Viewed as a barcode symbology, the Fibonacci code
conveys almost 60% more information than Code 39 (approaching
0.6667 bits per cell as opposed to 0.42 bits per cell for Code
39), and 40% more information than Interleaved 2 of 5 (0.4745
bits per cell). In making these calculations, the densest versions
of Code 39 and Interleaved 2 of 5 were considered, with a (wide element)
**:** (narrow element) ratio of 2**:**1, instead of
the more commonly used 3**:**1.

Unlike most barcodes, which convey symbols from a
specified set, the Fibonacci code is designed to be converted
to a positive integer. The reader of a Fibonacci barcode must
know what length code to expect; the longer the code, the greater
the upper limit on the integer it can represent. For example,
not counting any start character or stop character, a 20-cell
long code can represent integers between 0 and 10,945 (13.4 bits
of data), and a 44-cell code can represent integers between 0
and about 1.13 X 10^{9} (30.08 bits). A "cell"
is the length of the narrowest element in the barcode.

Thus, the Fibonacci code is a "continuous"
barcode, as opposed to "discrete. That is, it cannot be broken
up into sections such that each section represents a single symbol
from a specified set (or even a *pair* of symbols, as in
Interleaved 2 of 5). Instead, it transmits a number. Of course,
this number can be interpreted any way the user chooses, so the
barcode can easily be mapped into whatever symbology the user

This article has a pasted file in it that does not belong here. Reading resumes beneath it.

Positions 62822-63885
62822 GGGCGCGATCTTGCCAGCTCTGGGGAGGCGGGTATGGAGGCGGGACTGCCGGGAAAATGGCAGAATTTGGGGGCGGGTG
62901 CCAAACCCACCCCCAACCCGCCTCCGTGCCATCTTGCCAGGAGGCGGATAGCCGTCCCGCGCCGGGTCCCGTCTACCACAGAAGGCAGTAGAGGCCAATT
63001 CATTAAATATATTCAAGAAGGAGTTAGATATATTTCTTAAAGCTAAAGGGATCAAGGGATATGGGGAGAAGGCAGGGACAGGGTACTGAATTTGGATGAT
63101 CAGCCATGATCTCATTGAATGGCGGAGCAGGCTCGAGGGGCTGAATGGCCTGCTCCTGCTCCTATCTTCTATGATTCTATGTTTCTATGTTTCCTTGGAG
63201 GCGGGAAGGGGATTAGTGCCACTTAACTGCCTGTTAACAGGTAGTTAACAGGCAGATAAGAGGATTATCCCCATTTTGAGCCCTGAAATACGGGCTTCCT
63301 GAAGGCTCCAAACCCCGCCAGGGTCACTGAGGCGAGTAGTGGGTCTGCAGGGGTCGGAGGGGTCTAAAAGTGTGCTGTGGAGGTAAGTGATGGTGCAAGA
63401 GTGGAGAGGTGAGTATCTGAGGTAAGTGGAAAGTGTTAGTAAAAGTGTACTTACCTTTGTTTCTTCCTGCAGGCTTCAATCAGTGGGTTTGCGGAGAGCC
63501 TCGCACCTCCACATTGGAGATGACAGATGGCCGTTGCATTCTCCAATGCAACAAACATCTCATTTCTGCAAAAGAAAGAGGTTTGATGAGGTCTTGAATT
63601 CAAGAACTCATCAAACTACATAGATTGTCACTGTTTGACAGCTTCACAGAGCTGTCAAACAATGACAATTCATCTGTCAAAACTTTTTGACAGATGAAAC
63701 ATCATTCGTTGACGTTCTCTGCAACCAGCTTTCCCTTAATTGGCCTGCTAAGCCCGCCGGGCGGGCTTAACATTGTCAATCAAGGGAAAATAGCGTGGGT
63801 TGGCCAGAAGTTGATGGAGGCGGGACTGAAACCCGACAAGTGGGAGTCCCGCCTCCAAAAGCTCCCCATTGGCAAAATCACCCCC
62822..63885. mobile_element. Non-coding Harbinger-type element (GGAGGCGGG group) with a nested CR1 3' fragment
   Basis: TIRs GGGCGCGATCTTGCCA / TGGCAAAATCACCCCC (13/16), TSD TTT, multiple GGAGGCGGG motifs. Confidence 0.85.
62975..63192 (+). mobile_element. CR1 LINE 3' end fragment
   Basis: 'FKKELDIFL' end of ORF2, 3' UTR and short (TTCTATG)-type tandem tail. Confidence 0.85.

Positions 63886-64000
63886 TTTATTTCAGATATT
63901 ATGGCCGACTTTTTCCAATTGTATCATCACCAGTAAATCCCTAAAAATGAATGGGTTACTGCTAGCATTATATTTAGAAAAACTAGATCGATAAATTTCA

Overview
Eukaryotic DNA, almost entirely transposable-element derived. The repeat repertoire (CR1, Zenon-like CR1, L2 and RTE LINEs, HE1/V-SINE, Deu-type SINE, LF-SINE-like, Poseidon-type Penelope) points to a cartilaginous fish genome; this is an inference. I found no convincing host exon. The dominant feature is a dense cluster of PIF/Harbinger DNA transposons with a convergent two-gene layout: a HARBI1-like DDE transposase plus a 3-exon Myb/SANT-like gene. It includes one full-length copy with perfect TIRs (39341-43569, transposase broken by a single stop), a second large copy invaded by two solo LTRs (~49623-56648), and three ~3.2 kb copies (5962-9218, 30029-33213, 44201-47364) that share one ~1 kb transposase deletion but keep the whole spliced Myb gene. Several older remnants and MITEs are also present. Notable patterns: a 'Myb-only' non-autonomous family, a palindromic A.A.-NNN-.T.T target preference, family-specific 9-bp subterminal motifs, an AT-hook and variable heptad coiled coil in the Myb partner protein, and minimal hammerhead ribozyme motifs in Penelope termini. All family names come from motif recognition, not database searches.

needs. For instance, since a 20-cell long code maps into an integer
between 0 and 10,945, it can certainly transmit four decimal digits
(0000 - 9999), and hence can replace a four-digit Interleaved
2 of 5 code (28 cells, not counting the start and stop characters).

Consider a barcode in which a *narrow* bar or
space is called a "1" element, and a *wide* bar
or space is called a "0" element. Thus, we're using
the term "element" to mean either a bar or a space.
Let's call the width of the *narrow* bar or space
a "cell". Further, assume the *wide* code element,
called "0", is exactly twice as wide as the *narrow*
code element, so that it is two cells wide. Thus, two "1"
elements take up exactly the same space, two cells, as one "0"
element. Note that the *width* of an element alone determines
whether it is a "0" or a "1" element, not
whether it is a bar or a space (black or white). Elements must
*alternate* between black and white to define the code. (Interested
readers might like to note an alternative definition).

It turns out that the number of different codes that
are exactly N cells long is equal to F_{N+1}, where F_{N}
represents the N^{th} Fibonacci number. See a proof
of this. You may recall that the Fibonacci series is
a series of numbers beginning with F_{1} = 1
and F_{2} = 1, and in which each following number
is obtained by adding the previous two:

Fibonacci Number: F _{1}
F _{2}F _{3}
F _{4}F _{5}
F _{6}F _{7}
F _{8}...
Value: 1
1 2
3 5
8 13
21 ...

Note that the traditional definition just above can